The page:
P.S.: if anything sounds strange, it is probably because English is not my native language. If I have to explain anything better, please let me know.

  21. Oh, so you're one of 'us'? Can't congratulate you on that! I am just awaiting my migraine and I know it will come within a couple of days when my period comes - yoooupi! So that's one of the triggers and one that can't really be avoided (somehow taking pills without a break seems a bad idea...). Then of course:
    - any alcohol if taken around that hormonal bump time,
    - dehydration,
    - too much sleep,
    - not enough sleep, stress,
    - too much exercise,
    - traveling might start it too but that may be stress related.

    What helps? Sometimes I think euthanasia only ;) But mainly rest and triptans combined with some specific pain killers (both subscribed by my neurologist of course). Since I am a mother, have to work and get a migraine monthly, the 'rest' option is not often available, so I stuff myself with pills which have side effects and make me more sleepy :D At some point I had migraine for 3 weeks per month and then I started to take beta blockers as a preventive medicine - it helped a looooot but makes me more easily tired (still much better so I am not complaining!). But that's more for really bad cases - not for people with occasional migraines (which I hope is your case).

    Well, that's my sad story :P - if you find a cure for that cr.p, please share!!!

  22. Oh, I feel your pain! I've had so many days ruined by migraines. I haven't quite worked out all of triggers (after over 15 years of the damn things!) but I know some of them are:

    - Not eating enough
    - Dehydration
    - A bad night's sleep
    - Stress or anxiety
    - Relaxing AFTER stress and anxiety (which is how my job ruined Christmas...)
    - Red wine. Sob.
    - Having a really good cry

    And some of the things that help:

    - Soluble paracetamol at the very first sign of a migraine (vile, but work much faster than tablets! My doctor actually recommended this after another doctor palmed me off with strong painkillers and instructions to take them way too frequently, which left me with chronic migraines AND painkiller withdrawal headaches. It was awful.)
    - Migraleve
    - Cold, damp flannel across the eyes/forehead. Those Cool Strip things you can get are also good in a pinch, but not as good as an old school flannel.
    - Slightly flat Lucozade/Coke (full fat, diet does nothing)
    - Having a really good cry. The irony!

    God, I love my head. I have to say, I've had far fewer migraines after I started practicing yoga 2/3 times a week about 6 months ago. Really unexpected (I just wanted to be able to do a headstand...), but I used to have at least two a month, and now I can't actually remember when the last one was! Might be something to do with improving my posture or learning to relax my neck muscles/brain properly? I have no idea, but I'm pretty pleased!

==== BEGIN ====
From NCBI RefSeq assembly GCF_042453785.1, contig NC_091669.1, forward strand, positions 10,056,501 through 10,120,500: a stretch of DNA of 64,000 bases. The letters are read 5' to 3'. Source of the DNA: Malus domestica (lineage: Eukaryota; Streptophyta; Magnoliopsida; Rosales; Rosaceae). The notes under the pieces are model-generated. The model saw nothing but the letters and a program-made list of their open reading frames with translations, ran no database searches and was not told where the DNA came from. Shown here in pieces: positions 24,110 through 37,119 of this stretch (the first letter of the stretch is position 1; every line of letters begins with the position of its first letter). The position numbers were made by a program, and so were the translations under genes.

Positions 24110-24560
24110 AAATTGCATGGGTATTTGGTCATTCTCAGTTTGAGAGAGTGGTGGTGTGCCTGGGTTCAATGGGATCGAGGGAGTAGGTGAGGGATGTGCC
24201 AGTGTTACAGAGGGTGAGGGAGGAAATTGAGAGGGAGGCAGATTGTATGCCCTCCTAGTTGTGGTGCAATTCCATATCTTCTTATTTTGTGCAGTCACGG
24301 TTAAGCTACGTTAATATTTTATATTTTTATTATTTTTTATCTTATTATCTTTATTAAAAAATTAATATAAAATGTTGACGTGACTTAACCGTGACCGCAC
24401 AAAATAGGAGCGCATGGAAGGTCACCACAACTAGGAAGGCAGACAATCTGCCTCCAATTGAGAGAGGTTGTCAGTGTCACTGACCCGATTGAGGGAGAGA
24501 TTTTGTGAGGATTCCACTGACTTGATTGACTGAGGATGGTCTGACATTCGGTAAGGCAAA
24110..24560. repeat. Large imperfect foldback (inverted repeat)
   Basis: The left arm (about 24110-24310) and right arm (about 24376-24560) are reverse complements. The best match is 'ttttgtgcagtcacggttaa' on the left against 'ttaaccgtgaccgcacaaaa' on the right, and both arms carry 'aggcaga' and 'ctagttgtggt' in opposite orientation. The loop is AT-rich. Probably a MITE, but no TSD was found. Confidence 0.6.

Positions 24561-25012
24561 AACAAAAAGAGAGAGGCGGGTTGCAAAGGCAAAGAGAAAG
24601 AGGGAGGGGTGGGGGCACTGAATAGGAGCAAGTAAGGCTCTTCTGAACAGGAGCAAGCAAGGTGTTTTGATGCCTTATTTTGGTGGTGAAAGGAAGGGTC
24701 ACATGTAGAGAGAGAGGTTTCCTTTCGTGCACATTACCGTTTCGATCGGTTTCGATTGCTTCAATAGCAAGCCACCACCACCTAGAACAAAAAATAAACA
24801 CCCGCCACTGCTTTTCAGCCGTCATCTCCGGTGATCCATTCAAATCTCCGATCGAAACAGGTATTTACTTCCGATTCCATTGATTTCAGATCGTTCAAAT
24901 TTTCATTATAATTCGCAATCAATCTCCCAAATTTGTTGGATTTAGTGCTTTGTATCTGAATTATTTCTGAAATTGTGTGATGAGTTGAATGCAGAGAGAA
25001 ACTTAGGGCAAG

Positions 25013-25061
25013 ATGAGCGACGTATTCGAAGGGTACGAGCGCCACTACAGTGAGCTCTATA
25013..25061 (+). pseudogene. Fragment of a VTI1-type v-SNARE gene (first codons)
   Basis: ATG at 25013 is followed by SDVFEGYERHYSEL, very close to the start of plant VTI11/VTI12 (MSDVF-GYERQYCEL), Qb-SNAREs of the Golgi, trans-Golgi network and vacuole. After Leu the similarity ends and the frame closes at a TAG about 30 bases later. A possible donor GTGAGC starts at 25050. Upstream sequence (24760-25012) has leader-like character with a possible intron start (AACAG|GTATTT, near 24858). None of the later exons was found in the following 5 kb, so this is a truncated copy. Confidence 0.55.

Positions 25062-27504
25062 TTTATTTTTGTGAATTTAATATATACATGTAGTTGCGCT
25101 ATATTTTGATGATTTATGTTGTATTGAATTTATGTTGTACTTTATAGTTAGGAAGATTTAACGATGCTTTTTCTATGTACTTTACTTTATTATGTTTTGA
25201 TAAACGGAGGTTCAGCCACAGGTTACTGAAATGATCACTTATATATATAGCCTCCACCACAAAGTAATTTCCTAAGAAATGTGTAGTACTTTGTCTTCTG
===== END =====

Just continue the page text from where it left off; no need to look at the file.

23. Hi Caroline,

    I also suffer from Migraine's and yes, vile. I'm never too sure what triggers them, it's not like I know the triggers and can they dodge it, however I’ve had them in the following instances :-
    Lack of sleep
    Stress - I tend not to stress too much, but I once arranged my friends hen day out at Royal Ascot, and once we were on our way and I was relieved everything had worked out, a migraine appeared and I was vomiting on the back of the coach in a bag - Lush!
    Sometimes just nothing

    I can tell when I feel a headache coming on and then my eyes feel heavy, then I know its coming.

    Once I have a migraine I need sleep, in a dark, quiet room. Noise and light will make me vomit. The next day I am exhausted and spend it drinking water and eating! I've tried the doctor for special tablets but they didn't work, so I take paracetamol but they don't tend to work so I leave it.

    They always seem to pop up at the most inconvenient time too don’t they?!

    Glad your feeling better now though, take care


  24. My mum and sister have suffered with migraines for years (for them, it is a hormonal thing). I have recently started getting migraines at what I thought were random moments, but having read your post and all of the comments, I'm starting to realise I might have triggers and definitely have similar warning symptoms (I kept thinking I was really unlucky and getting stomach problems followed by migraines, and hadn't thought they were connected!)

    Thanks for this post, and thank you to everyone else for your comments, really useful!